Fed official forecasts modest growth ahead
By Ryan Cornell
WINCHESTER — While many economists are expecting the momentum to carry over from an unexpected growth spurt at the end of last year, one senior official is less optimistic about the economic outlook for 2014.
Speaking to a packed Shenandoah University auditorium on Tuesday, Federal Reserve Bank of Richmond President Jeffrey Lacker predicted a cautious growth and a static employment rate.
Lacker said that real gross domestic product grew by 2 percent in 2011, 2 percent in 2012 and 1.8 percent in the first half of 2013, and he doesn’t expect that figure to nearly double as others have predicted.
“My suspicion is that we will see growth subside this year to closer to 2 percent, about the rate we’ve seen since the Great Recession,” he said.
Although consumer spending seemed to surge last fall, he said businesses appear reticent to hire and invest. He predicted employment growth to remain close to 1 percent.
According to the U.S. Bureau of Labor Statistics, the unemployment rate in November measured 7 percent nationwide, the lowest since 2008. That same month, the unemployment rates in Shenandoah County (5.2 percent), Warren County (4.9 percent) and Frederick County (4.2 percent) were also dropping.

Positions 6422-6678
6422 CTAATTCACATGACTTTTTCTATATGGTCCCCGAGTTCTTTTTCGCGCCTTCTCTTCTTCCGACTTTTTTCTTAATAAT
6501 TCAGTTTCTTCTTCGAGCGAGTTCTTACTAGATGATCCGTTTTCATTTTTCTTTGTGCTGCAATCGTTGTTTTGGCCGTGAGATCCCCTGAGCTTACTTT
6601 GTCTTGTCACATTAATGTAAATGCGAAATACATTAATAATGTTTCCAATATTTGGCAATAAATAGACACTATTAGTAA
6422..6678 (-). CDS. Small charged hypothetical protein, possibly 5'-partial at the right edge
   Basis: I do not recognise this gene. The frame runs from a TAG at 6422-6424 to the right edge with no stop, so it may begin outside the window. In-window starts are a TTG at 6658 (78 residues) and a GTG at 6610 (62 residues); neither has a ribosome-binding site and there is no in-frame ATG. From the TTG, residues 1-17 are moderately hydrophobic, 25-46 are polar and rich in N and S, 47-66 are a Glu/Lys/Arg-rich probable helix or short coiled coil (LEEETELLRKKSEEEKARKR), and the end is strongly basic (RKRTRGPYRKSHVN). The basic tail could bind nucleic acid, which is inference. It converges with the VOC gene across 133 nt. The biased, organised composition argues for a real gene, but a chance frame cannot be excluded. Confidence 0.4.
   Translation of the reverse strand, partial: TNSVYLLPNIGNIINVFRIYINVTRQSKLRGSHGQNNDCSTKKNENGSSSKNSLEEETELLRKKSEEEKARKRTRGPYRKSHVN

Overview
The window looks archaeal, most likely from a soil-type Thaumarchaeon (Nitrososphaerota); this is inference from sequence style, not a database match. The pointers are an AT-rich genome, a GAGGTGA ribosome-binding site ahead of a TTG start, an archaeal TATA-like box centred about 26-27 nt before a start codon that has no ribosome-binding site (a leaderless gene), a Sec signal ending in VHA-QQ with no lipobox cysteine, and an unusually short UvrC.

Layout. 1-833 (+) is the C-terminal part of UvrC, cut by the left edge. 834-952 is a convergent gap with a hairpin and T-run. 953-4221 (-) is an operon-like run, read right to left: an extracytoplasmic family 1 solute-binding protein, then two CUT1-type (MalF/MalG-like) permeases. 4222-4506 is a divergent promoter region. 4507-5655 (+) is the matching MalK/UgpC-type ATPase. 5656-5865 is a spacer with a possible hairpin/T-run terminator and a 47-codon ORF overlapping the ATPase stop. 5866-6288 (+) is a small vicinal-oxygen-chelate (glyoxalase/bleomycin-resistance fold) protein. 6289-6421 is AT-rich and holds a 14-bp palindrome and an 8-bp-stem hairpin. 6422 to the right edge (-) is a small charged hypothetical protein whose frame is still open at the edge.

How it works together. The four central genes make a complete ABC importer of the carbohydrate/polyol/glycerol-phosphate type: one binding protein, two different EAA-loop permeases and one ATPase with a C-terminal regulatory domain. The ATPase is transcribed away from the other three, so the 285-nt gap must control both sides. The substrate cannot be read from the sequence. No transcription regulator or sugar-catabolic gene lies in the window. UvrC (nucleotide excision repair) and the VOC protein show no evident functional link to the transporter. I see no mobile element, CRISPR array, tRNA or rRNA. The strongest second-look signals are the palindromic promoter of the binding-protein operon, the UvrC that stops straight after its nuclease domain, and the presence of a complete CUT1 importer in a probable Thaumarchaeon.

“It’s clear there’s a lot of workers out there that don’t have a lot of skills that are needed,” Lacker said. “Some of them are unemployed, others employed at below their potential.”
Two reasons for this, he explained, are a slowed growth in the size of the working age population and a decline in the labor force participation rate.
“So there are a number of reasons to doubt that employment growth will return soon to the strong pace we saw during the Great Moderation [from 1983-2007],” he said.
He concluded his speech with a hopeful note.
“But our economy is by no means stagnating,” he said. “Productivity is rising, incomes are growing and innovation is occurring.”
The Federal Reserve Bank of Richmond is one of 12 central banks in the U.S.
Lacker called the Winchester region “an often overlooked part” of his district, which runs from Maryland and West Virginia to South Carolina.
The presentation was part of the university’s Distinguished Lecture Series.
Contact staff writer Ryan Cornell at 540-465-5137 ext. 164, or email@example.com
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